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[AfriNIC-rpd] Opposition to AFPUB-2010-v4-005-draft-01

Andrew Alston aa at
Mon Feb 28 21:51:15 UTC 2011

I also need to raise my voice in opposition to clause 3.5.2 of the soft
landing proposal (in addition to other objections I've raised)


Let's look at a couple of facts around /24s vs /27s


5 years ago, the routing table was at < 200k routes in the DFZ, today,
we're at around 340k.


Most people are currently filtering anything smaller than /27 other than
POSSIBLY from their direct customers.  If we were to allow routes as
small as a /27 and IF the rest of the internet would accept these
routes, which I SERIOUSLY doubt, we are looking at a potential for the
routing table to rise to over the 500k mark.


Now, for anyone carrying a full routing table, this could be a major
problem.  The fact is, there are a LOT of people running hardware that
would simply not function on full table if the v4 routing table grew to
this size.


Please note the following taken off a 7600 with a SUP720-3bxl engine:


Module              FIB TCAM usage:                     Total
Used     %Used

   5                     72 bits (IPv4, MPLS, EoM)      524288
344998     66%

                        144 bits (IP mcast, IPv6)      262144
4977      2%


Off a RSP720-3cXL engine:


L3 Forwarding Resources

Module              FIB TCAM usage:                     Total
Used     %Used

   5                     72 bits (IPv4, MPLS, EoM)      524288
346496     66%

                        144 bits (IP mcast, IPv6)      262144
4998      2%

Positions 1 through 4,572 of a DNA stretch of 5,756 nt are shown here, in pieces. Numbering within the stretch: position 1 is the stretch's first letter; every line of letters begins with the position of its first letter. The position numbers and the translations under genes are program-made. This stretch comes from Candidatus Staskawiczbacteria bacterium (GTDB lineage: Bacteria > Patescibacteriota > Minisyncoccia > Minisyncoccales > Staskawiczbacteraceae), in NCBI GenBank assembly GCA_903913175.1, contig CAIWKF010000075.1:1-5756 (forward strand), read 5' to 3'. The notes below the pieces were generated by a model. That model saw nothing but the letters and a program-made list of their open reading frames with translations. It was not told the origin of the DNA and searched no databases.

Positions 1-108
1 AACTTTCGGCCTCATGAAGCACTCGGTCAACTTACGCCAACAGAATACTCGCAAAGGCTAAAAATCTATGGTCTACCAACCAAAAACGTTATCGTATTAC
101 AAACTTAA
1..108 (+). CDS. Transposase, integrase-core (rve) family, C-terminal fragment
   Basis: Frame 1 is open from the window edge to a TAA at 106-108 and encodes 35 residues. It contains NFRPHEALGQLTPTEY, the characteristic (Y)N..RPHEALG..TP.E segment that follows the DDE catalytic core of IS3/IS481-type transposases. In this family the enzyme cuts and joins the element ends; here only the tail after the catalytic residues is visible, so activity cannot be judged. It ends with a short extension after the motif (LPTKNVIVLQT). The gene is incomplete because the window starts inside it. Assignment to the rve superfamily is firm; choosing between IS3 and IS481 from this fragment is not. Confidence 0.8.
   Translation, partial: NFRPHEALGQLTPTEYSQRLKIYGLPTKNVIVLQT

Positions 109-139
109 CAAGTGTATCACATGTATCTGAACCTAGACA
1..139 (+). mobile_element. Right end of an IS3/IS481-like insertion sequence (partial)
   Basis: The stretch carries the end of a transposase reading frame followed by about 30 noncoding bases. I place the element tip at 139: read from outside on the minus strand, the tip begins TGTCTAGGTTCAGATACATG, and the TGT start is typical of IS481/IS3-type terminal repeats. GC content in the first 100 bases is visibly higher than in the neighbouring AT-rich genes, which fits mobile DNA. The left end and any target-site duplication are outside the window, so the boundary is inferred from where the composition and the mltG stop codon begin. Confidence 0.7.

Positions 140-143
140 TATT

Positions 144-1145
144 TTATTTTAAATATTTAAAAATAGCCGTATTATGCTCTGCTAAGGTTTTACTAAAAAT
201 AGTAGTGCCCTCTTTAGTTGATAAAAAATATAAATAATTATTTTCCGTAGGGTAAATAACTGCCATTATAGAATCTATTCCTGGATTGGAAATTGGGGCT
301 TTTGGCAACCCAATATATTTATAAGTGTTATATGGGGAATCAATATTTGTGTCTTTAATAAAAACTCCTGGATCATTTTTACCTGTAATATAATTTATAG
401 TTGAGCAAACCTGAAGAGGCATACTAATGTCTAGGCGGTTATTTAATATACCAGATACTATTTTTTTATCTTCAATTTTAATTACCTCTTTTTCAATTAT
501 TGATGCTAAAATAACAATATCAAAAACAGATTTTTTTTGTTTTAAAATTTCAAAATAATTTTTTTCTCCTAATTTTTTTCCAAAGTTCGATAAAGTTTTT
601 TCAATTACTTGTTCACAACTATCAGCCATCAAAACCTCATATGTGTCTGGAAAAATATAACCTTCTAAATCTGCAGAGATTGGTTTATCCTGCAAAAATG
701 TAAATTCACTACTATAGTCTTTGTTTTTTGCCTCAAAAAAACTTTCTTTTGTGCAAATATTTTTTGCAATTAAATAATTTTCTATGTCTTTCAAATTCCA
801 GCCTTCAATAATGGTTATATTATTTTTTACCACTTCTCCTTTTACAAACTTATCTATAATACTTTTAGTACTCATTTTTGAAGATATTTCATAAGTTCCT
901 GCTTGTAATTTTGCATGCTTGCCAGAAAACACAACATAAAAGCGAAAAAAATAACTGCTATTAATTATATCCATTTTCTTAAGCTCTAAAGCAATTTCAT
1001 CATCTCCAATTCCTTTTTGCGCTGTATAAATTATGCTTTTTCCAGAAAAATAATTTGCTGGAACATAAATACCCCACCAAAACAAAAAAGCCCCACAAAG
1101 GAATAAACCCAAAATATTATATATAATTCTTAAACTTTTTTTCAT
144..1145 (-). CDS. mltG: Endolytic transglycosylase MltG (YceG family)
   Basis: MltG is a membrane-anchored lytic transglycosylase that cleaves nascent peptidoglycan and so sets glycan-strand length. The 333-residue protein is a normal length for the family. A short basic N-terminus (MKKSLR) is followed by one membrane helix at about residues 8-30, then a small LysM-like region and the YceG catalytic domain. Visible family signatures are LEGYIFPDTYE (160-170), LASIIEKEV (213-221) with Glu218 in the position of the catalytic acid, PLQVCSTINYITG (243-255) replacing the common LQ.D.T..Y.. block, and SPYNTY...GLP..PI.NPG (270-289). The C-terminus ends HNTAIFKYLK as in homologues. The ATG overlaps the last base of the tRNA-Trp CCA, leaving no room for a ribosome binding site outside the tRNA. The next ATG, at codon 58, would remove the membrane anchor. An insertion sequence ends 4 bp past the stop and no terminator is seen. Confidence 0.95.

These routers are not old ancient routers out of the dim and distant
past, these are currently in production, on sale routers, that people
are actively buying today.  The routing table grows to much bigger, and
a LOT of people are going to hit a MAJOR problem.  In the same way
people running non-XL versions of these stopped being able to carry full
table a while back.  The difference there was, there was an XL upgrade
you could get, in this case, replace your whole router.


And before people say that I'm purely fighting this from a Cisco stance,
this has nothing to do with Cisco vs any other vendor, this has to do
with what hardware is currently out there and heavily deployed and the
issues the policy could cause on active in use hardware irrespective of
the vendor.


The second major problem with this clause is the simple fact that if we
start issuing /27s, we are going to be issuing blocks which will be
filtered by the majority of the world.  This is kind of senseless, and
that filtering by the rest of the world, is unlikely to change,
particularly considering the issues highlighted above.   


I also need to point out that there is currently a proposal before RIPE
as well to make minimum allocation sizes of /24. In this proposal it
specifically states under the supporting arguments:


"Removal of discrimination: prefixes of /25 and longer are routinely
filtered by many network service providers on the Internet. As many End
Users who apply for PI assignments do so for the purposes of small-scale
multi-homing, in practice the current assignment policies discriminate
against these End Users."




Andrew Alston



From: rpd-bounces at [mailto:rpd-bounces at] On Behalf
Of Stacy Hughes
Sent: Monday, February 28, 2011 11:07 PM
To: rpd at
Subject: [AfriNIC-rpd] Opposition to AFPUB-2010-v4-005-draft-01


Esteemed Colleagues,

I must speak in opposition to this proposal.  

First, I am philosophically opposed to soft landing proposals in
general.  When the party is over, it's time to go home.  We don't get 5
more minutes or more birthday cake.  Incorporation of and transition to
IPv6 is the way forward, and necessary for all of us.


I especially disagree with direct assignments or allocations of IPv4
space in subnets of longer prefix lengths than /24.  It is pointless to
assign blocks that a significant portion of the Internet will not see,
and harmful to bloat the routing table.

Thank you,

Stacy Hughes

(speaking only for myself and not for my affiliations)

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